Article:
Kenya: How Uganda Rugby Cranes Lost Elgon Cup to Kenya

The Rugby Cranes' focus has now shifted to the Victoria Cup, coming up later this month, when they face Zimbabwe. But before then, taking stock of what happened in the Elgon Cup second leg remains pertinent.

At the Elgon Cup after-party last Saturday, July 13, at Kyadondo Rugby Club, Lady Rugby Cranes player Irene 'Ziggy' Nzige stormed the stage, to show off her Lingala strokes, soon after Lydia Jazmine had performed and lifted the audience.

Nzige is not your ordinary lady. She is big, and certainly one that tried her utmost to knock the Kenyans into submission. But they gave as good as they got. Even more actually, if one is to consider that they beat Uganda 35-05 on the day, and 77-18 on aggregate, to win the women's version of the Elgon Cup.

While Nzige still had the energy to climb onto that high stage, to party, none of the men (Rugby Cranes players) could be seen at Kyadondo late in the night. It is likely, that they had retreated to their homes, to nurse the knocks from the Kenya Simbas they had sustained on the day. However, it is unlikely that they could find the energy to even lift a beer, something many of them enjoy, after, they had failed to win the Elgon Cup which so many of their fans had expected them to. Just what went wrong in a tie, that was full of prospects for Asuman Mugerwa and company?

On June 22, Uganda had beaten Kenya 16-13 in Kisumu. Therefore, they were favourites, to complete the job, upon return home.

"The players made so many mistakes, and thus lost a winnable game," rugby Cranes coach Robert Seguya said, with teary eyes.

Indeed, there were several knock-ons and misplaced passes, that allowed Kenya, to have territory on Uganda. As a result, that made it difficult for Uganda to add to the one try (five points) made by home debutant, Ronald Kanyanya. In addition, Magomu is normally a key player for Uganda, because of his quick movement and intelligent passing. But on the day, he did not flourish. Observers noted that the heavy rains earlier in the day made the pitch soggy, limiting Uganda's quick movement.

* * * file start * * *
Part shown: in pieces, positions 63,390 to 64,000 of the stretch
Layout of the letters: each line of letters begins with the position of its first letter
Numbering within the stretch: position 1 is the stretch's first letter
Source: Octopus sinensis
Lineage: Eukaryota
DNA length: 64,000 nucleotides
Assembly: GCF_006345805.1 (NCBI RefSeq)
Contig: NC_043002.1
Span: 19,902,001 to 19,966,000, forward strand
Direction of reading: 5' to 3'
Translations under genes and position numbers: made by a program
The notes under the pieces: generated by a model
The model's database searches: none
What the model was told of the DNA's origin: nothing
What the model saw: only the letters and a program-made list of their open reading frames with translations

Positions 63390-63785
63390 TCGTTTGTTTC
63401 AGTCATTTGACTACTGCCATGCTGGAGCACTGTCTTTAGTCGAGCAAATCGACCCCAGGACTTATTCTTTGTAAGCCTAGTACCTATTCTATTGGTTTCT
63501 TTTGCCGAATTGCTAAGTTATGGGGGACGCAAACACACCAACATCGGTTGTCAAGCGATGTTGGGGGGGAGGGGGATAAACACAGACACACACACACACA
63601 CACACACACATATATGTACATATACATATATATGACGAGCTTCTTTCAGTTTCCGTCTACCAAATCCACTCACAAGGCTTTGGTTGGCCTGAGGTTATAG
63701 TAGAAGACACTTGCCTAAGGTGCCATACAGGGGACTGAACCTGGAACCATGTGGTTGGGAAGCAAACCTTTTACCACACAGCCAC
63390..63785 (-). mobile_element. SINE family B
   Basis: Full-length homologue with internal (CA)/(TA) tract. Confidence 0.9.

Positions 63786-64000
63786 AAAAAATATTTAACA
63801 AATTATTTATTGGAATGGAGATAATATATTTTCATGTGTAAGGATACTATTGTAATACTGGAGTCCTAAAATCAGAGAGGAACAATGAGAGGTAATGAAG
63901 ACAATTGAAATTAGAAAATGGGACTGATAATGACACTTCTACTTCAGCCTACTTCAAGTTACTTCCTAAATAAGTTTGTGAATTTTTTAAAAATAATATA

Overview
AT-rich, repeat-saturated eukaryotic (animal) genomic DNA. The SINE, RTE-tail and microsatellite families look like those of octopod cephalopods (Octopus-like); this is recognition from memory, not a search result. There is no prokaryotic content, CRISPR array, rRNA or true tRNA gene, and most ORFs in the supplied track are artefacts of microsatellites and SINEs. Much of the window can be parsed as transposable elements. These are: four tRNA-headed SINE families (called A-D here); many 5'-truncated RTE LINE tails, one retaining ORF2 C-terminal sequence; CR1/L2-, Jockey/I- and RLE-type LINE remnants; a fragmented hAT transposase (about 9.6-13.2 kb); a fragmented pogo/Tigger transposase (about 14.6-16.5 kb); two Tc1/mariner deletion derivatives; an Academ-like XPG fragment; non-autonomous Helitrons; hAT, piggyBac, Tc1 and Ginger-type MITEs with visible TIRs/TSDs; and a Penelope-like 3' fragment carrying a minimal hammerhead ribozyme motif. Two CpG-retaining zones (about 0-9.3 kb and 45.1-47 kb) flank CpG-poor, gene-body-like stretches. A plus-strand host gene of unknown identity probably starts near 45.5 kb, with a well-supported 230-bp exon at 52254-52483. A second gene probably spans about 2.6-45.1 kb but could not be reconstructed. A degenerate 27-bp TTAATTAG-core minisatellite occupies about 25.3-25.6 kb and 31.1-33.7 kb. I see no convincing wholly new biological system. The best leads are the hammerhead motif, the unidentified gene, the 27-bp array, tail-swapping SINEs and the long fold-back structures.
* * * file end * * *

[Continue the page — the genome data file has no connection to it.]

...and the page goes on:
That said, Seguya's team selection has been questioned. Picture this: in the first leg, while Seguya did not have some senior players, he went for those available and placed them in their natural positions.

The team won away, owing to good balance. Yet, in the second leg, where Seguya positioned some key players in their least favoured positions, it handicapped the team. For example, Philip Wokorach, arguably Uganda's best player, was so ineffective, when he was fielded as a winger and not a full-back.

For long spells, he got little contact on the ball. And when your best player is not involved, disaster is bound to strike; that is the 05-16 loss, a 29-21 aggregate result. For Ziggy and co, their result was more depressing. But because they are just taking baby steps, as their coach Edgar Lemerigar pointed out, the ladies had no weight of burden, to stop them enjoying the after-party.

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